TOUCHET -- Research by Touchet School Board member Sandra Bradley and teacher Cathy Plucker show that there is no money missing from Associated Student Body accounts, although some funds were misplaced in other accounts.
Bradley and Plucker did find $1,840.75 that was mistakenly taken from the class of 2013's account to pay for Camp Wooten. It should have been paid from another fund, and the class should be refunded, Plucker said.
Their findings were consistent with the Washington State Auditor's recent report, which showed some problems with the ASB accounts, although the audit did not find evidence of missing money.
Superintendent Skip Berquam commented on the audit, saying it showed the major problem it revealed was inaccurate bookkeeping.
The overstated debt service fund ending balance was also a bookkeeping error, Berquam said. The debt service is handled through the county treasurer's office, and the money does not come through the school district. As with the ASB accounts, auditors did not find evidence of missing money, Berquam said.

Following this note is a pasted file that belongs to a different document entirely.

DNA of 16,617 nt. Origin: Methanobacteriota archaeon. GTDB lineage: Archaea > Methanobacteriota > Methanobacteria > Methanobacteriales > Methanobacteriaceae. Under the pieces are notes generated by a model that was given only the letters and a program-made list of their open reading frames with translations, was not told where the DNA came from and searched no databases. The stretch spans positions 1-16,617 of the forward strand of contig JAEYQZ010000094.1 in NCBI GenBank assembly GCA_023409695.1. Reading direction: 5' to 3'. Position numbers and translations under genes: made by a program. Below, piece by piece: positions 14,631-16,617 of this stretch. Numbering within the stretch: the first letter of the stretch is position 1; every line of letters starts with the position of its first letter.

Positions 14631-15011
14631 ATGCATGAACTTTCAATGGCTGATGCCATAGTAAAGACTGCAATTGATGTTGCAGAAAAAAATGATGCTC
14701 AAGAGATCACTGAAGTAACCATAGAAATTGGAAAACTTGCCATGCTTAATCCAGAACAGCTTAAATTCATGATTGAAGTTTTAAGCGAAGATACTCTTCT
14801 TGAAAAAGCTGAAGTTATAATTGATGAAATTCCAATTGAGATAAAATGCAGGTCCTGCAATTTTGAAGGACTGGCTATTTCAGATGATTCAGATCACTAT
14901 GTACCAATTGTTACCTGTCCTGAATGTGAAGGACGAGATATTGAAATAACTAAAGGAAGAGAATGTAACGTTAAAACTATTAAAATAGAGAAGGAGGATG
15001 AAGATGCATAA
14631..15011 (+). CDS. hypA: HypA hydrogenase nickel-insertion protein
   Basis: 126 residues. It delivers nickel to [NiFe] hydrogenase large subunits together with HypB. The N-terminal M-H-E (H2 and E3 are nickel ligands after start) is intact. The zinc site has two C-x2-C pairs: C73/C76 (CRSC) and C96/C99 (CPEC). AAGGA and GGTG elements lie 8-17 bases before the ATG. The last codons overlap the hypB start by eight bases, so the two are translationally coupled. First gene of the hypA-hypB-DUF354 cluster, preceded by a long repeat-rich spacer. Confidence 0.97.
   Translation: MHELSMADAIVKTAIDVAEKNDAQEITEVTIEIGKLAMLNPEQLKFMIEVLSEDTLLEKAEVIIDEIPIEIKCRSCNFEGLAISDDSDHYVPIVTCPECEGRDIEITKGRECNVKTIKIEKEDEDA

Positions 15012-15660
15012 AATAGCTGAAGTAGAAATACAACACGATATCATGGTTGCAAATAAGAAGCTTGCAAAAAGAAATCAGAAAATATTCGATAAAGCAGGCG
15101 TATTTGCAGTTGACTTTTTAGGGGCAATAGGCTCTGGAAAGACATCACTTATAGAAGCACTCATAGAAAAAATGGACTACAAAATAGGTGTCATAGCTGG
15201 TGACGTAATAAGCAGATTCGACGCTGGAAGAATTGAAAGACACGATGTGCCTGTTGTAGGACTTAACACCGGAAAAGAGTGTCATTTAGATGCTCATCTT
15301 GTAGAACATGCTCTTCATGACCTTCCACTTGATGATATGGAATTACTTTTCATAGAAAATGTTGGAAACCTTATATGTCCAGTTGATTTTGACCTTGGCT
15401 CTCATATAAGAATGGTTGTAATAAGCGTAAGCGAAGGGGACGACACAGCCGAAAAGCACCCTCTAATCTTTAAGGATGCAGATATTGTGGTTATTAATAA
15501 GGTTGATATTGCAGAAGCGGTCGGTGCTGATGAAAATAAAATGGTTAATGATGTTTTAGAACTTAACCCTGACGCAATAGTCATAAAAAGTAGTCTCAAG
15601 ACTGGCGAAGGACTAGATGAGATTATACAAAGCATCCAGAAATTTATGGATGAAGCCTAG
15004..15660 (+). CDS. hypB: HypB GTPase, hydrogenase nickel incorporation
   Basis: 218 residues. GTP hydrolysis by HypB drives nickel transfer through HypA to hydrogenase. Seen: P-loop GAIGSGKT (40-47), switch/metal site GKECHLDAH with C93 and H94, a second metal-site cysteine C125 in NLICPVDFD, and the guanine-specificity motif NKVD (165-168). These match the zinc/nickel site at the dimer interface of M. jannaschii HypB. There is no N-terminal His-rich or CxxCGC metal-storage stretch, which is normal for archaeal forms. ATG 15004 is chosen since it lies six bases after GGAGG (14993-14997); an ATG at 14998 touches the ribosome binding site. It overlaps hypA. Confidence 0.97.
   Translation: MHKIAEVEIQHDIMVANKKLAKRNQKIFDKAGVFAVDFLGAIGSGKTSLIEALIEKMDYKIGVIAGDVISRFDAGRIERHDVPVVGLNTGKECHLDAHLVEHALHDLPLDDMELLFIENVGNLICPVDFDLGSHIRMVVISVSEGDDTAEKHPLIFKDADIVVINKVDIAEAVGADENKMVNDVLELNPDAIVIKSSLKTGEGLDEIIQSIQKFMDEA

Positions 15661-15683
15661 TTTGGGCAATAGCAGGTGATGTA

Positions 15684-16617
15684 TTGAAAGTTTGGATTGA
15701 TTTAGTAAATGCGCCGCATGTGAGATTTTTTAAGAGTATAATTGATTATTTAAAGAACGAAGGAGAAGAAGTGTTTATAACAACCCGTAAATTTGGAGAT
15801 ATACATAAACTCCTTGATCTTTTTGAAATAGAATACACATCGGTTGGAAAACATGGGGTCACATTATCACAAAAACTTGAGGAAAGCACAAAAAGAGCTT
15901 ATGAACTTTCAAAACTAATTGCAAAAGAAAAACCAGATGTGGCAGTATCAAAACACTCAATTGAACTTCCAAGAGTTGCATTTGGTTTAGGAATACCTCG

"It is not a good audit. But it is being addressed. You have addressed it," Berquam told the board.
In another matter, the board approved reinstatement of middle school fall sports. Although elimination of middle school sports was one of the items targeted in budget reductions when the 2010-2011 budget was created, the budget actually has $11,000 more for total coaching, Berquam said.
"The budget shows the capacity to carry these," he said.
The board only approved fall middle school sports and will consider subsequent seasons separately. The vote was unanimous.
In another money matter, Bradley and board member Mandy Thompson reported on their examination of the month's vouchers. It was a learning experience, they said.
Bradley noted that the district's electric bill is $5,500 a month. She recommended more oversight be made to making sure lights are turned off, and heaters turned down when buildings and rooms are not in use.
They also discovered a couple of errors, which had also been detected and corrected by the business manager.
The board took a money-saving step by passing a resolution to proceed with refinancing a bond. On Thursday, the interest rate was 2.77 percent. Presently the district is paying 4.91 percent.
If the bond is refinanced, a process that will take six weeks, any savings will go to taxpayers, not to the district, Berquam said.
Carrie Chicken can be reached at email@example.com or 522-5289.